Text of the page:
As Time Goes By — the changing scene.
There is no doubt that Ulverston is not what it used to be. But is anywhere? The pace of life has changed; the whole way people live has moved on to embrace the latest technology especially in the living room and in the kitchen. Expectations are greater, personal responsibility has become less. But as far as a small town is concerned the way we shop has shifted — supermarkets have made family businesses less viable to the detriment of a town’s ambience. Flats and apartments are taking over some premises, and many others remain empty, or temporarily occupied.
I, and others of my age, will recall the shops that satisfied all our needs. I used to buy my blouses from a great little shop in the Market Square. My coats and other clothing, plus some furnishings came from the Coop in County Square, my underwear from Atkinsons, the men of our house bought clothes from Greenwoods. Delicious pork pies were bought on Queen St. Ham and other groceries from a shop on Market St. Meat from a King St butcher, fruit and veg from the shop now selling sports’ clothes. ‘Home made’ cakes and pies from a family business on Market St and Soutergate. Just about everything else was bought in Ulverston too. The book-come-stationary shop in Queen St is sadly missed. The printer, art and craft materials, on Queen St is no more. The list can go on. Thankfully Smith and Harrison is still in business — what would we do without Graham, whether for fork handles or four candles? His smiling face and friendly helpful manner is a true tonic. Long may his hardware store live on!
Well, I guess Supermarkets killed off most of the family businesses and made others non-viable. We have even lost the Halifax branch — a great loss to many, especially the older customers that prefer to have a ‘face’ to talk to and be greeted by name at the counter. I think the first bakery/café to go, and missed by many, is Salmon’s — genuine old thirties chairs and tables, rusting bay-window frames but marvelous atmosphere with open coal fire and simple good food in the upstairs café. Known for the quirkiness of closing between the hours of one and two! All of these gone but not forgotten.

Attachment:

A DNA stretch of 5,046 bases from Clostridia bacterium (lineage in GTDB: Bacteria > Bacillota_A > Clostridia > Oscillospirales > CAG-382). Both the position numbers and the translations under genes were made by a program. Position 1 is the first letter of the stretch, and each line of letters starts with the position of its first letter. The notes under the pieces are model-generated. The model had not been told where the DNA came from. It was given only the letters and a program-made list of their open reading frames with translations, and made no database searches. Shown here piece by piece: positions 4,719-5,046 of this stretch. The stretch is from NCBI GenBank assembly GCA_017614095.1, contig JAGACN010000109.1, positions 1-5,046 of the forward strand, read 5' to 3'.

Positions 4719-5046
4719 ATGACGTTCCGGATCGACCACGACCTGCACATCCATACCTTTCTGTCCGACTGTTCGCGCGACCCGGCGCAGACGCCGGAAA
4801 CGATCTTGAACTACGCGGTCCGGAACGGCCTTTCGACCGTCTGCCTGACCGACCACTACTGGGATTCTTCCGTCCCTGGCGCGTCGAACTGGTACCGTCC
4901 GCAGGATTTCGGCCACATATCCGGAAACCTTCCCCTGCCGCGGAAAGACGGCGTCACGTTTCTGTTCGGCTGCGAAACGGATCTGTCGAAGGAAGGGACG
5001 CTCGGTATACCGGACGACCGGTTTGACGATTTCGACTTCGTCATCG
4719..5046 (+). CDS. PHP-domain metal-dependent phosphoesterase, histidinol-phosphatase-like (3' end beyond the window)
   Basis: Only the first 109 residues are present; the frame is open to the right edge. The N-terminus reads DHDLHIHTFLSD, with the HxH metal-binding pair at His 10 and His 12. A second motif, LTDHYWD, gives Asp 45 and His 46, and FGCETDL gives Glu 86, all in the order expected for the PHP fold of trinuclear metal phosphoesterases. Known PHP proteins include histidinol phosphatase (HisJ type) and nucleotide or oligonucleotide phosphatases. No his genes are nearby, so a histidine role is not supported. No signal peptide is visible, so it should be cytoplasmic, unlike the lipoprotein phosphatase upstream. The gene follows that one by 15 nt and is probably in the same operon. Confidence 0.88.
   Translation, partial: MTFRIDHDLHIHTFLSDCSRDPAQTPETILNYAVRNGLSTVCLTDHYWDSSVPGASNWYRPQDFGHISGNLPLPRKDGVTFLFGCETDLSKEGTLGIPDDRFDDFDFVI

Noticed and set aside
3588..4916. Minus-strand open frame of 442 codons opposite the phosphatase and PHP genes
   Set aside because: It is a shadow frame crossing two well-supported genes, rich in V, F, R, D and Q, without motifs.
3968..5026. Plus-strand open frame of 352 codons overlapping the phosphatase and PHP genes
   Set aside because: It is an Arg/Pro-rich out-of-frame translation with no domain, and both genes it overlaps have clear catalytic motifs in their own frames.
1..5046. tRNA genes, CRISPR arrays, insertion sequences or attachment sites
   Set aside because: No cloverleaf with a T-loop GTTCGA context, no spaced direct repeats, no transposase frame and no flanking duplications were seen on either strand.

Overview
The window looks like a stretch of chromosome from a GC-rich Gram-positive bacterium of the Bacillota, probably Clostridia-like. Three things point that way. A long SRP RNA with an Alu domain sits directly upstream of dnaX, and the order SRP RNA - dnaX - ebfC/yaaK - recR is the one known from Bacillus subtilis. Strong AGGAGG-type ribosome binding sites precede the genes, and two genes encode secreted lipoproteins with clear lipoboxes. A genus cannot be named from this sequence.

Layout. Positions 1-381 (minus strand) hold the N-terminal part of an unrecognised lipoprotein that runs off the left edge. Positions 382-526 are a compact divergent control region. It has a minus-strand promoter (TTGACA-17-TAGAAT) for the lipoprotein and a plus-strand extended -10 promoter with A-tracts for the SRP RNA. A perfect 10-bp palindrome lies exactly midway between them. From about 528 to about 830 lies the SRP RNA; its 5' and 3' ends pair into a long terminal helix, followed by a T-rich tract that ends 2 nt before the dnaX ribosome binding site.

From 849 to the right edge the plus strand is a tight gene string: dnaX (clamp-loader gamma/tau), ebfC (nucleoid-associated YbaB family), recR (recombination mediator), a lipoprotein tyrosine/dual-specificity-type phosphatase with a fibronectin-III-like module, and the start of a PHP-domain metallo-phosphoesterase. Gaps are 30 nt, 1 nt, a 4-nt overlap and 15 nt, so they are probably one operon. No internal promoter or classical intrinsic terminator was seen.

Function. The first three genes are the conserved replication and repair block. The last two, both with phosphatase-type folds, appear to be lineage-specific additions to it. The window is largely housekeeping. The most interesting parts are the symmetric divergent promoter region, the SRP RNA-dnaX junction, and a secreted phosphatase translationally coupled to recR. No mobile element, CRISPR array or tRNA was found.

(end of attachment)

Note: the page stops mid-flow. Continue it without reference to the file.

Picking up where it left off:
The face of Ulverston has changed indeed. Tourism is welcomed as more trinket and charity shops, and cafés appear, and tables are put out on pavements. The town is given an olde worlde image with rough paving flags and cobbled areas. Thankfully, the delightful band continues to play on Thursdays and special occasions. A statue of Laurel and Hardy in Crown Square draws visitors, and the many festivals bring in coachloads of people from near and far. Fireworks often light up the sky.
But personally, I’m sorry to see more drink sold, and often bins too full to take away the remnants of take-away food. We seem less likely to bump into people we know, though footpaths are often crowded with the need to walk into the road.
But still the walks are delightful — the canal side, the Gill footpath, the Flan and onwards to the Hoad by a choice of paths. The walk through the bluebell woods particularly delightful, and the views from Hoad Hill spectacular. Longer walks too for those able to do so. Even so, I feel a sense of loss for what has been but will be no more.
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